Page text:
Marie Ladino: So you were granted a patent in 2013 for your invention, and you also have a registered trademark for the name ”Puff-N-Fluff.” How did you find out about patents and trademarks?
Marissa Streng: So at the first competition at USF, we actually had someone approach us and tell us about what a great product this is, and we could really benefit if we ever wanted to do something with it. We could get this patented and, you know, protect our idea. And once we really started thinking about it more, I knew I wanted to go further with this product. I knew it could really go places. And that’s when we started deciding and started that whole process of getting that patent, getting the trademarked name, and protecting everything that we had.
Marie Ladino: At what point did you come up with the name in your process?
Marissa Streng: I didn’t come up with the name until after I’d already created the invention and seen how it all worked, which I guess is, can be very different for a lot of people. I remember my whole family sitting in our living room just spit-balling different ideas. And I remember somehow I landed on that, and everyone stopped, and we’re like, “Okay, that’s the one. We’re sticking with that.“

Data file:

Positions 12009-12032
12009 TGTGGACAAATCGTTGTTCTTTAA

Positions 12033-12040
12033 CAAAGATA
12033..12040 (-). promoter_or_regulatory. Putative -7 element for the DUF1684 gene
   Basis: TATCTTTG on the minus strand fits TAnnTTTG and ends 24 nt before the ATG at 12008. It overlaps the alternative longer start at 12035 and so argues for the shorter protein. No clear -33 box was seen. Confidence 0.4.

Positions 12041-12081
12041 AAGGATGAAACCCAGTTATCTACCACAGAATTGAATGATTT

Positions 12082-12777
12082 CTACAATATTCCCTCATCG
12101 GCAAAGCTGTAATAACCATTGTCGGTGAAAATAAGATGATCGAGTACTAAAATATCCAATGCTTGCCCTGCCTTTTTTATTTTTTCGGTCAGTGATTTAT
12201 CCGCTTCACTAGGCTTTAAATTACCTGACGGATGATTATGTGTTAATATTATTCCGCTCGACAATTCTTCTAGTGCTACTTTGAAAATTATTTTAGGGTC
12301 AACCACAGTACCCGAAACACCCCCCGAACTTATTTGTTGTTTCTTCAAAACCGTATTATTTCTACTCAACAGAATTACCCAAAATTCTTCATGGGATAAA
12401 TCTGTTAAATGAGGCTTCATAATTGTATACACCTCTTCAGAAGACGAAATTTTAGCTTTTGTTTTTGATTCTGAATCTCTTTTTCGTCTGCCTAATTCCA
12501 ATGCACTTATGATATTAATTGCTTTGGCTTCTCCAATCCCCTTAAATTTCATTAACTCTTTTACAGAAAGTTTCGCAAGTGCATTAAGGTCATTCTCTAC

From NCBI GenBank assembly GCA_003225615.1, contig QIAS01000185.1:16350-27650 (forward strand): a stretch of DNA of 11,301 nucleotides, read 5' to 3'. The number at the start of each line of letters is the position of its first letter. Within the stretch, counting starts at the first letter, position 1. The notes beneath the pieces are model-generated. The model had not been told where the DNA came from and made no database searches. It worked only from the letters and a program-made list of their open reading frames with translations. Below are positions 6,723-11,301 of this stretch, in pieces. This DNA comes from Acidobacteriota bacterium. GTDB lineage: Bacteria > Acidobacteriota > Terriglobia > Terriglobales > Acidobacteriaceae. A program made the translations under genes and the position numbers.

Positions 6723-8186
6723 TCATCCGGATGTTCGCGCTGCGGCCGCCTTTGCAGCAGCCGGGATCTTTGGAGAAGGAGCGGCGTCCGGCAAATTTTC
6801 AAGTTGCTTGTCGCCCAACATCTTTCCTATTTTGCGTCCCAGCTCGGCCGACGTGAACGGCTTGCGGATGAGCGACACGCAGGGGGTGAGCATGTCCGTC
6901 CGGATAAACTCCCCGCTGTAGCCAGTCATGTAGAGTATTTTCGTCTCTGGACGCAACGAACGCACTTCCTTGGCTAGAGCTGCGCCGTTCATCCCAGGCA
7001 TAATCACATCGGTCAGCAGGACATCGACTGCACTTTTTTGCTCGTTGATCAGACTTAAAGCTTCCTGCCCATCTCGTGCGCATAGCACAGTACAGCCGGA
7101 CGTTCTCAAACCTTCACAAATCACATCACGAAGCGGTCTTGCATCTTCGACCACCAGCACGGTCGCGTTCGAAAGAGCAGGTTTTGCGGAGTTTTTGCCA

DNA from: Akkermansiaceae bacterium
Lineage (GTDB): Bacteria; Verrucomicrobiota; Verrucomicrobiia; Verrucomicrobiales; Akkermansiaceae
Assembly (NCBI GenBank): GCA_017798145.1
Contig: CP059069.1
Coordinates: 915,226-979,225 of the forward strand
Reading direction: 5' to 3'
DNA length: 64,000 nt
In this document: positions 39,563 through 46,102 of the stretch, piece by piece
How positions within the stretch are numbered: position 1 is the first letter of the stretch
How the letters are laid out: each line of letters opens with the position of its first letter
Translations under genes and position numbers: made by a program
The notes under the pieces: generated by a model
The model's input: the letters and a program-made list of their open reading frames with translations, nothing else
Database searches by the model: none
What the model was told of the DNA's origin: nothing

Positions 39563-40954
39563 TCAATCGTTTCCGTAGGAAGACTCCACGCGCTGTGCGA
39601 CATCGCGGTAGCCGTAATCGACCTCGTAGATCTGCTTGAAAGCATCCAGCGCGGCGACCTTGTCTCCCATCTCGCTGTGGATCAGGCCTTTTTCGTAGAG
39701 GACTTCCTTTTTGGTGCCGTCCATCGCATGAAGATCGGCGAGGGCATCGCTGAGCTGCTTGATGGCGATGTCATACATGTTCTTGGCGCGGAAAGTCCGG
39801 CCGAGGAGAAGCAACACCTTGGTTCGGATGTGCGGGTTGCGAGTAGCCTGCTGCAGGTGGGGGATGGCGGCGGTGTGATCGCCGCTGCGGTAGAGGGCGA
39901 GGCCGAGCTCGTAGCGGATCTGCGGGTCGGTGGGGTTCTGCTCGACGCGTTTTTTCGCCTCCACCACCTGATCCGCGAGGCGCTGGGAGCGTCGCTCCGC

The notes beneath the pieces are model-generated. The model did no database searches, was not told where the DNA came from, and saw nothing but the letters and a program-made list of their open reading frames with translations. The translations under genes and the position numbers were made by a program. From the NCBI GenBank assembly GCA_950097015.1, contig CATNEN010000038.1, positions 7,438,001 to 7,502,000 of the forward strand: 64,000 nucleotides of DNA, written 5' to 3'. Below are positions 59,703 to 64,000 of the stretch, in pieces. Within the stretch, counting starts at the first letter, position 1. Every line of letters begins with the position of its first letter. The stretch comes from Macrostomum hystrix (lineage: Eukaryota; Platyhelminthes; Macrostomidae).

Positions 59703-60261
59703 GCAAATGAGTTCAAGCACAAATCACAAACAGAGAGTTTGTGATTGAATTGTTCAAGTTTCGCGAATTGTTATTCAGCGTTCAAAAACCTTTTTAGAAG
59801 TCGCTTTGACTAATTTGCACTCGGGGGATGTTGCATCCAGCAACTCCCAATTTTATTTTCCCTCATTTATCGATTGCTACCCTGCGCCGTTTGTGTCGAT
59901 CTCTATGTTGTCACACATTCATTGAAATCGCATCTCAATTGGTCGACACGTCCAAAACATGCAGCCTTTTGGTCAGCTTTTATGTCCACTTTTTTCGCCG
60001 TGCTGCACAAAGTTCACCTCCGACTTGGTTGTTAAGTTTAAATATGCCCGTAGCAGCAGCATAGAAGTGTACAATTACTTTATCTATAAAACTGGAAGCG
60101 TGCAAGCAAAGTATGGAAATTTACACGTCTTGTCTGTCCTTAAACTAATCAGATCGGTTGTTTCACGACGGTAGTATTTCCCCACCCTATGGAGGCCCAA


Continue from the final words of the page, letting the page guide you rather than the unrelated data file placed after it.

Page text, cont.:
One of the biggest “wow” factors with the Puff-N-Fluff is whenever, whenever you turn on that blow dryer, and it puffs up, and that’s always been whenever I’d get a reaction out of the crowd or anyone watching. And so I think I wanted somehow the name to relate to that, you know, the puffing feature.